Most people know that the ancient Egyptians were pretty incredible (they built great pyramids, after all!) — but what many don’t realize is that they weren’t only outstanding engineers, they were also masters of dentistry. While dental patients didn’t receive the luxury and comfort many dentists offer today, the civilization was remarkable at treating dental health problems with very little technology or modern medical knowledge.
Ancient Egypt and Dental Health Care Achievements
Ancient Egyptians had a pretty good grasp of health care and the human body in general. Egyptians were masters at mummification, and they understood how to extract organs, drain blood and preserve bodies. In addition to understanding human anatomy, they also understood how to practice oral care.
From both physical evidence discovered and written evidence in Egyptian health care manuals, Egyptians learned around 3000 B.C. that they could cure dental problems by pulling teeth and drilling out cavities. There were also a range of dental treatments eventually used in ancient Egypt, including packing teeth with a “composite” made of barley, honey and an antiseptic, and using a “mouthwash” of various syrups to relieve inflammation and pain. Evidence also shows that the Egyptians were able to complete more extensive, physical dental work. Archaeologists have discovered several examples of teeth that had dental bridges or “prosthetic appliances.”
Ancient Egyptian Dental Care vs. Other Civilizations
Today, dental health care is provided nearly worldwide. However, thousands of years ago, only a couple of civilizations offered dental treatments to sufferers. One of these was the Etruscans. The Etruscans focused less on treating ailments of the mouth and, instead, looked at dentistry as artistry. Etruscans filled teeth with gold and wrapped gold bands around teeth for decoration. Like the Egyptians, they mastered the use of prosthetics in the mouth. The ancient Greeks also provided dental care to people suffering dental woes. Greek dentists would soak linen in medicinal solutions then apply that linen to holes in teeth. This helped relieve pain. However, the ancient Greeks found enduring pain to be a source of pride, so they focused less on treating dental issues and more on learning how to tolerate them.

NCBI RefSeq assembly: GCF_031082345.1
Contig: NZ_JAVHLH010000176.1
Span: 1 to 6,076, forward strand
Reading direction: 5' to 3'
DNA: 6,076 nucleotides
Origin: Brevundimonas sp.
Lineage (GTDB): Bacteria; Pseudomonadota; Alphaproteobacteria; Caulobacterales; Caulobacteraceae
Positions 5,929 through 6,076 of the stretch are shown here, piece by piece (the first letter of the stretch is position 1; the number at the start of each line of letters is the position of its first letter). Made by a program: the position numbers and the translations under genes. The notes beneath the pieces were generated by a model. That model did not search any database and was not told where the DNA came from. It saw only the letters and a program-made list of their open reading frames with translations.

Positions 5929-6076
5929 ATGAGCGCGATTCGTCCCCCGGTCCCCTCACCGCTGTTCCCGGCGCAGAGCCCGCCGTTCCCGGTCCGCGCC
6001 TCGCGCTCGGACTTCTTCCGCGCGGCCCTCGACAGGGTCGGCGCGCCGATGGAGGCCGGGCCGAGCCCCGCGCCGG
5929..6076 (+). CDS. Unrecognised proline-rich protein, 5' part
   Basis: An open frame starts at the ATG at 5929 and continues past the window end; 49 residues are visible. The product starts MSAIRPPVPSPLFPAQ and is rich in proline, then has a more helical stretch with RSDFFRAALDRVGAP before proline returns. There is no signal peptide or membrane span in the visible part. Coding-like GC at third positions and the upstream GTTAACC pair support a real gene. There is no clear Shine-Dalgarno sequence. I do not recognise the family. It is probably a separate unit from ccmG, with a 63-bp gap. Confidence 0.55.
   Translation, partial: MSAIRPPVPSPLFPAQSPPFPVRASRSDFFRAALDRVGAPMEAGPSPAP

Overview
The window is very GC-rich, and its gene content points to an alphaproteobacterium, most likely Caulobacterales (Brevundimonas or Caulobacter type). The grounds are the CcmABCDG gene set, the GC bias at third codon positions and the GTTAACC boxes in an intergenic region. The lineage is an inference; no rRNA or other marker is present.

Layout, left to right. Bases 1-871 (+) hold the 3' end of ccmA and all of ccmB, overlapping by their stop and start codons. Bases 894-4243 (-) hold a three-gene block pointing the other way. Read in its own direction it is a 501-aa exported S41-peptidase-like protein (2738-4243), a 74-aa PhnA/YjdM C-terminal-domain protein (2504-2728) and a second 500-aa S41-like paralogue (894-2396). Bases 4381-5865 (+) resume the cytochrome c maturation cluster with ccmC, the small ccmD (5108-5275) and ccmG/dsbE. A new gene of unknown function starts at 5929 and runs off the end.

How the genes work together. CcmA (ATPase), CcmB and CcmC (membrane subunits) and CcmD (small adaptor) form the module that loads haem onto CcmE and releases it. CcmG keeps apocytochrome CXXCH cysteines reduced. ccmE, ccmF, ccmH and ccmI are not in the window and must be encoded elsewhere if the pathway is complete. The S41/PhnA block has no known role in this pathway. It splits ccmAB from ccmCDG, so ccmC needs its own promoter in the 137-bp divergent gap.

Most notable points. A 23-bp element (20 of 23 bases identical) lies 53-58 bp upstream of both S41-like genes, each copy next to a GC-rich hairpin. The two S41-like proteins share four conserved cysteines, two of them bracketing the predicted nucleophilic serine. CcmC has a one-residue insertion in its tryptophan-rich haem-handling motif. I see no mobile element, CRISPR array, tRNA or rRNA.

Ancient Egyptian Dental Care vs. the Dental Care of Today
While the ancient Egyptians were certainly advanced in their ability to treat people who had dental problems, their dental care is nothing like the dentistry that is practiced today. Historians believe that the process was rather rudimentary — using rudimentary tools and very little analgesic to dull or stop pain. One important difference between Egyptian dental care and the dental care of today is that the Egyptians only performed dental care on people who were suffering from a problem. In contrast, dentists today provide regular dental care for preventative measures and in order to boost general health and appearance — not just to alleviate pain once it’s already begun. Thanks to modern technology and scientific advancements, humans can go to the dentist today and sit in a comfortable chair while they experience a dental treatment that is relatively pain-free.
Learning about ancient Egyptian culture can be entertaining — but it can also lend insight into cultures of the past. By taking a look back at the dental health care practices of ancient Egyptians, it’s possible to understand just how far humanity has come.